Today's guest writer is Tom Leonard, former executive director of West Michigan Environmental Action Council and all-around cool human being. Enjoy!

GRAND RAPIDS---Will America's Biofuel Boom survive the decade?

It may sound counterintuitive to some, drawing attention to the cloudy future of biofuels in the midst of what seems a massive global biofuels pep rally. Worldwide, biofuels are greatly on the upswing, with major programs proceeding in Indonesia, Brazil, and the European Union among others.

Even here in the suspicious and slow-moving USA, the President has signed a bill that will increase our biofuels production by a factor of six in the next 15 years.

But there are growing pockets of disquiet in many quarters. Some forecasters have already pronounced a requiem for biofuels, while others are sounding alarms of urgent opposition. What's going on?

What's going on is the standard trajectory for good new ideas, from interest to excitement to mania, to disillusionment, and finally, to practical applications.

It's been hard not to get excited about biofuels---especially the petroleum substitutes ethanol and biodiesel. The basic technology is old, and easy. The products are home-grown, redounding to the benefit of local farmers. Biofuels are relatively clean-burning: the carbon dioxide that they release to the atmosphere in running our vehicles, they also strip from the atmosphere as their source crops grow in the fields.

U.S. farmers love ethanol, meaning especially corn ethanol, and U.S. politicians who love farmers love ethanol too. Love, love, love. San Francisco loves biodiesel and is running most of its fleet of vehicles on it. Here in Michigan, we love ethanol and we have five licensed ethanol refineries gearing up to produce it.

Biofuels are such a good idea in so many ways---so why are biofuels in trouble? Here are three reasons:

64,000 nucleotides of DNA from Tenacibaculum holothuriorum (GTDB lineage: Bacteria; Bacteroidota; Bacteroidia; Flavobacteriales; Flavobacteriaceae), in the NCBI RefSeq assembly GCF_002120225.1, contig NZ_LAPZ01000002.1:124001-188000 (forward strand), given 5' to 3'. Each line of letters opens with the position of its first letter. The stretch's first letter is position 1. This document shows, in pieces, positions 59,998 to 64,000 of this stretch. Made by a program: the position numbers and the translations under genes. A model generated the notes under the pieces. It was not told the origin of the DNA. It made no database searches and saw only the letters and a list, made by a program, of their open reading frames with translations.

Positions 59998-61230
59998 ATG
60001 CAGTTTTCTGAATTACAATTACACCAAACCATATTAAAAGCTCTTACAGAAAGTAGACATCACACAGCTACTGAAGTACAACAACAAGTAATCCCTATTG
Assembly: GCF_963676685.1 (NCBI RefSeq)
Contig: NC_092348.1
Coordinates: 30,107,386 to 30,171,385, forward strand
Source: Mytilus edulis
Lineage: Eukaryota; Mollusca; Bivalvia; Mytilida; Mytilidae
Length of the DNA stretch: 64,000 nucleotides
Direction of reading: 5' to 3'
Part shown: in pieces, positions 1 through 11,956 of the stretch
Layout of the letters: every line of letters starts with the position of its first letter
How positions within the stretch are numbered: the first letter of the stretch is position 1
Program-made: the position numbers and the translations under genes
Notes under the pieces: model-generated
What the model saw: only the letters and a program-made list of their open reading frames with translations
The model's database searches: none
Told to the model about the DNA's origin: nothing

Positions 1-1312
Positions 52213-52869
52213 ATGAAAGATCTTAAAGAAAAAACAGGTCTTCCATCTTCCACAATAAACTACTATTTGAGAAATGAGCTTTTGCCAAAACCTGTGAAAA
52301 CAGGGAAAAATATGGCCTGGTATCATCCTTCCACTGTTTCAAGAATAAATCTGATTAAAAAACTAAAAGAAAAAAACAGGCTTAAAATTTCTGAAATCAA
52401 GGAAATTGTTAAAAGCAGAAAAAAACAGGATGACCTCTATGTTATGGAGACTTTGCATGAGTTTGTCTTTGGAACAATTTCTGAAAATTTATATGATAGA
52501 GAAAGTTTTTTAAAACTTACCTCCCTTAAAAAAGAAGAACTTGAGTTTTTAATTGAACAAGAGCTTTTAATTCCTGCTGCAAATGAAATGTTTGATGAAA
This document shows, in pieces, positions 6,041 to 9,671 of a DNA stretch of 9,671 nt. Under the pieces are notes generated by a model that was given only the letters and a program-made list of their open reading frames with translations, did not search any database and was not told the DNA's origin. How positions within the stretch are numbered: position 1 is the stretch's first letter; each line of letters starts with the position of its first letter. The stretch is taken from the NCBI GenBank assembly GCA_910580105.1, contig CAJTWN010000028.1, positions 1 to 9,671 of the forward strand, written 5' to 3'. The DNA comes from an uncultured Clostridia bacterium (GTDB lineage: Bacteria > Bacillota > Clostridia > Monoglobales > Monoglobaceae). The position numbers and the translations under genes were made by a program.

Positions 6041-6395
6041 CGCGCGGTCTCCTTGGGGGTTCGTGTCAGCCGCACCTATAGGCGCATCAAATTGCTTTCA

First, they compete aggressively with food production, raising food prices dramatically. The United Nations estimates that food prices worldwide rose a startling 40% last year. The price of corn was up 50% in 2007 from the prior year, while soybean prices are approaching their all-time high.

Biofuels can't be blamed for all the increases in the cost of our food---there are many factors contributing to that. But their impact is real and can be traced readily, especially here in America. The USA's soybean crop declined 19% last year, in direct response to the shift of farm acreage from the growing of soybeans to the growing of corn for ethanol.

Second, biofuels are not the broad answer to our fuel requirements. There is not remotely enough farm acreage in America to meet our transportation fuel requirements using ethanol, even if we converted all of our farm land from food to fuel. And even though the price of a gallon of E85 is currently running less than a gallon of gasoline, when you adjust for gasoline's greater energy kick, ethanol still does not compete.

Third, their impact on the environment, in the context of human economic behavior, is unsustainable and alarming. The New York Times recently reported on research showing that, once the impact of growing the source crops was taken into account, biofuels constituted a net loss in terms of impact on global warming "greenhouse" gases. Brazil noted last year a 10% spike in Amazonian rainforest destruction due to---you guessed it----new acreage being cleared to grow sugar cane, Brazil’s ethanol crop. In Indonesia, pristine forest is being exchanged for palm plantations, to produce palm oil for fuel. The current rate of forest destruction there is so huge, it virtually guarantees the disappearance of natural Indonesian forest in the next fifteen years.

Goodbye, orangutans.

It will be a remarkable irony if the rush to biofuels, which fundamentally exists to reduce the human impact on global warming, should indirectly accelerate the warming problem, while simultaneously extinguishing vulnerable wildlife species and adding to the risk of mass starvation among the world's human population.

Despite all this, I still see a role for biofuels---but perhaps on a more limited scale, from carefully-selected sources, and for carefully selected and specific purposes. Not the biofuels bonanza visualized by the industry’s cheerleaders up to now. We simply cannot toss the whole biofuels production problem into the free markets, and expect to get a sustainable result. That is how biofuels are being dealt with now, and it is only worsening our problems.

One thing that is heartening about the biofuels boom is that its difficulties relate not at all to the basic chemistry of the fuels. The biofuels problems are really problems of bad land use, inefficient transportation practices, and unsustainably large human populations. If nations like Indonesia can get their act together on forest and peatland protection, damage from palm oil production might be better contained. If we had fewer people to feed, or they were less protein-hungry, we might be less tempted to scavenge in rain forests for new farmland.